Machine learning applications in the e-commerce domain (3)
When studying machine learning, you will sometimes come across the term “online learning”. For example, in supervised learning such as SVM, first you train with all of the sample data given. Budepending on the volume of sample data or the application, it may not be appropriate to learn all the data at once. As mentioned above, all businesses have time restrictions. There are also system limitations on the volume of data that can be handled, such as the computer processing capacity and memory capacity. There are also cases where the sample data is provided in stages. In these cases, it can be convenient to optimize the parameters for each data set provided, and then revise it and retrain. This kind of method is called online learning. You could also call it “consecutive leaning”. Typical online learning methods are perceptron, CW, AROW and SCW. There is also a method called Streaming Random Forests, which is Random Forest by online learning.
Considering the importance of machine learning for NLP as shown in this article, Rakuten has developed a morphological analyzer with a learning feature and has released it as OSS (ref: https://github.com/rakuten-nlp/rakutenma). The morphological analyzer uses sequence labeling for each character and uses SCW (exact soft confidence-weighted learning), an online learning method, for the learning part. SCW is CW, (confidence weighting) which uses an algorithm that takes account of the differences in the frequency of occurrence of training data, but which has been strengthened for noise as well. It has many advantages, such as soft margin optimization and proof of maximum loss.
Reinforcement learning, which is AI technology relating to development of robots, is also being applied to EC. In contrast to supervised learning, in reinforcement learning there is no training data. Instead, it is a method in which feedback data is received as a reward after learning, in order to proceed to further learning. Reinforcement learning assumes an environment with uncertainty. The characteristics of the reward differ from training data in terms of noise and the delay in the timing of receiving the data. As such, it is an appropriate method when a system or service is gradually optimized while incorporating the reaction of the users. Reinforcement learning is used in recommendation and product search when you incorporate data on customers’ reaction, i.e., whether users clicked on a product and whether the clicked on a product straight away, and then improve the recommendation or search results. In addition, multi-armed bandit algorithms are used for ad personalization and AB testing. A multi-armed bandit algorithm measures how much reward (a positive reaction from users) can be obtained with limited resources. By using the two types of behavior – exploitation of past experience and exploration of unused methods to reveal more rewards – the reward is maximized. In other words, in a fixed number of trials, by combining things understood from before and things that have not been done but should be tried, we search for the best option. Typical methods are epsilon-greedy, UCB and Thompson sampling.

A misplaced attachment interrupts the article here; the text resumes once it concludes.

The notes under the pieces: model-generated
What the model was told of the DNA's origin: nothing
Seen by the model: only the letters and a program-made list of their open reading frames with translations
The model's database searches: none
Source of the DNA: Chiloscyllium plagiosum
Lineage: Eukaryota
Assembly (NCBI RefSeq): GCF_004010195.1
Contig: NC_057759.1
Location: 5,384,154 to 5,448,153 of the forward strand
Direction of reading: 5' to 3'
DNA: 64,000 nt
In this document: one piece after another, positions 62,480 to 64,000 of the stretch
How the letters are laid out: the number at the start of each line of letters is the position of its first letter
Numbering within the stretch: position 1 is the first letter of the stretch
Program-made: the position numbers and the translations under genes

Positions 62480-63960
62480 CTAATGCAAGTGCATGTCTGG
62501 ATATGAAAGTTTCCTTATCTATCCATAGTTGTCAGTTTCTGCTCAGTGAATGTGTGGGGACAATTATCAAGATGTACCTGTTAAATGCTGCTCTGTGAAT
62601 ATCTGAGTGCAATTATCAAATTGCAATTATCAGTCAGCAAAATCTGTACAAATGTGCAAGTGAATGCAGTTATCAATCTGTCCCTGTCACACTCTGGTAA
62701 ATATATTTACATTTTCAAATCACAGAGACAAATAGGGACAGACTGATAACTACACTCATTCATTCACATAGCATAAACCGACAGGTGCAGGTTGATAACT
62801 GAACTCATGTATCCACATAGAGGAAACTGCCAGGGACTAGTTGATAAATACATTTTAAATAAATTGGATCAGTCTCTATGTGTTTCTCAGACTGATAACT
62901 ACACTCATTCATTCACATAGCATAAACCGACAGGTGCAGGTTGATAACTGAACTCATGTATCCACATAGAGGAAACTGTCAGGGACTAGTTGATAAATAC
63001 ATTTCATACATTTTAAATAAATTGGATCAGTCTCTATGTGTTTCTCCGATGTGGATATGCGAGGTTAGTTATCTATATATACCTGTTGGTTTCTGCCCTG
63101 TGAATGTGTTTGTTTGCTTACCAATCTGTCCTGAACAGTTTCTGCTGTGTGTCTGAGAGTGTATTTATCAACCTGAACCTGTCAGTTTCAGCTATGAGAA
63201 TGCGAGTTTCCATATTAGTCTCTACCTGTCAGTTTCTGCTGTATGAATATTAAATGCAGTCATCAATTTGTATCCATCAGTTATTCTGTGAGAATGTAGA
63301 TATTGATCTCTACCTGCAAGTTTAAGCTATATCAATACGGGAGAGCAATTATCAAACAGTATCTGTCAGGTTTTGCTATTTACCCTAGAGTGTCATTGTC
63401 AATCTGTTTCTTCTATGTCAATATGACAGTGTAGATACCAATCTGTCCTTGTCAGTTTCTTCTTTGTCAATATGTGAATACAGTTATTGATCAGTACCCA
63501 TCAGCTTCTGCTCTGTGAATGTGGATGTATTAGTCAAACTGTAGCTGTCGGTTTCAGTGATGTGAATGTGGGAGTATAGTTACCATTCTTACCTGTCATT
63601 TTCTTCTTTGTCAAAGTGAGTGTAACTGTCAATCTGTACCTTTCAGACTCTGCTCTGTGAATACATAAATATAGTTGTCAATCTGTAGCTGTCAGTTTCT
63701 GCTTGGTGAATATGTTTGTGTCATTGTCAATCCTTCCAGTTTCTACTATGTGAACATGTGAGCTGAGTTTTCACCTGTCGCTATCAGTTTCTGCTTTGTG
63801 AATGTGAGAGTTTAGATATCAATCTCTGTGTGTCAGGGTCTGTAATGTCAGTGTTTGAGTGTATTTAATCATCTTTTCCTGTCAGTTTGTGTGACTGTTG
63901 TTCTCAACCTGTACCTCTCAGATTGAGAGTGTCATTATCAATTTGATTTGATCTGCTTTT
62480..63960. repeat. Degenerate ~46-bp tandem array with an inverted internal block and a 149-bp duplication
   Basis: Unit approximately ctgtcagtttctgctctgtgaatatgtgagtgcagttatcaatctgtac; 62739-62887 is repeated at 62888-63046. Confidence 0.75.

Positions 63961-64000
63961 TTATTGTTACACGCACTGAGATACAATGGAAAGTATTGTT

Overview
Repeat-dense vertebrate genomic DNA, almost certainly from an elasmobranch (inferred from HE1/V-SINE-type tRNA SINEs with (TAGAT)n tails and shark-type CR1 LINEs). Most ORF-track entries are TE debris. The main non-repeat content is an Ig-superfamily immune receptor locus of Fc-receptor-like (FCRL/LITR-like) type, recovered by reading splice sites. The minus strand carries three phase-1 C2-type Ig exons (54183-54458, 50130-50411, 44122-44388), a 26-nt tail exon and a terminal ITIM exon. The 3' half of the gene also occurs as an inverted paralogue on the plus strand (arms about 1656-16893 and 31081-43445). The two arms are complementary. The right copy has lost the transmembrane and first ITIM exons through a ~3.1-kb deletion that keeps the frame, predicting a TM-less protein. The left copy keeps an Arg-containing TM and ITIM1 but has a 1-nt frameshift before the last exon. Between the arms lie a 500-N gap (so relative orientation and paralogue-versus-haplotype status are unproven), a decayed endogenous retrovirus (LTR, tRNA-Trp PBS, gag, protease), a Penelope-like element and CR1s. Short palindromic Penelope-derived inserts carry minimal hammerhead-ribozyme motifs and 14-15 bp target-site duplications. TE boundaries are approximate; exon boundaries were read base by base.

For example, supposing you create two advertisement designs (A and B) and show them each to 50% of users in an AB test. The KPI would simply be the click rate for each impression. If the click count for both A and B is about the same, there would be no problem, but if the click count for design B is significantly lower, then while the AB test is underway, since it is a real service, showing design B to 50% of users becomes an opportunity loss. If we use a multi-armed bandit algorithm in this case, when the performance of design B appears to be bad, the percentage of users viewing B is decreased while the percentage viewing design A is increased so that the KPI is maximized and loss is reduced as much as possible. If there were only two designs, this could be done by humans, but if for example there were 60 designs, or in projects designed to be matched to different user segments, it would be impossible for a human to adjust each impression and improve overall KPIs. As such, there are advantages to applying reinforcement learning methods and automating the process. http://blog.marketing.rakuten.com/2014/04/tech-talk-testing-with-bandits ）
While reinforcement learning enables us to reduce opportunity loss compared to humans, since there is always a trade-off between exploitation of experience and exploration for reward, there remains the issues of how we should proceed and how far we should in order to minimize lost profit. To do so, which choice we make is dependent on previous data and imperfect suppositions. The UCB algorithm, which is one type of multi-armed bandit algorithm, can produce an answer to this problem within the scope of maximum loss, and is widely used. However, from experience, Thompson sampling is known to have higher performance, so at Rakuten we use Thompson sampling (ref: http://blog.marketing.rakuten.com/2014/04/tech-talk-testing-with-bandits)